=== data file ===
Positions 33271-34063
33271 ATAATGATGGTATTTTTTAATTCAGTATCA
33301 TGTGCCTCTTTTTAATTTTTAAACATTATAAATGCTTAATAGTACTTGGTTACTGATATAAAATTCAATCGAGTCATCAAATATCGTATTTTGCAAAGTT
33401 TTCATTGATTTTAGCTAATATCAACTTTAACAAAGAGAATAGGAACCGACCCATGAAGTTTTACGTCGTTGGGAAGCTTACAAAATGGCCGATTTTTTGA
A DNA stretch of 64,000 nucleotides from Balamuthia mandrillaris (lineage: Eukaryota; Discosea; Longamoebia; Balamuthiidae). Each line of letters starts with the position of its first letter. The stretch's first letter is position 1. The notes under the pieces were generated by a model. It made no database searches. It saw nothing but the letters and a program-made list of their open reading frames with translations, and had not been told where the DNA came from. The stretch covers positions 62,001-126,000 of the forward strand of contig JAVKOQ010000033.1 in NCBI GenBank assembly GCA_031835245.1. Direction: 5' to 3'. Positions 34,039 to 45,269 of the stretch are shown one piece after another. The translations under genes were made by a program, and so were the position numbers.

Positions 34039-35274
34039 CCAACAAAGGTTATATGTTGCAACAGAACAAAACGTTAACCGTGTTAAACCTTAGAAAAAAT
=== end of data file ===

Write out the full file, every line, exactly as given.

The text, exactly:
Positions 33271-34063
33271 ATAATGATGGTATTTTTTAATTCAGTATCA
33301 TGTGCCTCTTTTTAATTTTTAAACATTATAAATGCTTAATAGTACTTGGTTACTGATATAAAATTCAATCGAGTCATCAAATATCGTATTTTGCAAAGTT
33401 TTCATTGATTTTAGCTAATATCAACTTTAACAAAGAGAATAGGAACCGACCCATGAAGTTTTACGTCGTTGGGAAGCTTACAAAATGGCCGATTTTTTGA
A DNA stretch of 64,000 nucleotides from Balamuthia mandrillaris (lineage: Eukaryota; Discosea; Longamoebia; Balamuthiidae). Each line of letters starts with the position of its first letter. The stretch's first letter is position 1. The notes under the pieces were generated by a model. It made no database searches. It saw nothing but the letters and a program-made list of their open reading frames with translations, and had not been told where the DNA came from. The stretch covers positions 62,001-126,000 of the forward strand of contig JAVKOQ010000033.1 in NCBI GenBank assembly GCA_031835245.1. Direction: 5' to 3'. Positions 34,039 to 45,269 of the stretch are shown one piece after another. The translations under genes were made by a program, and so were the position numbers.

Positions 34039-35274
34039 CCAACAAAGGTTATATGTTGCAACAGAACAAAACGTTAACCGTGTTAAACCTTAGAAAAAAT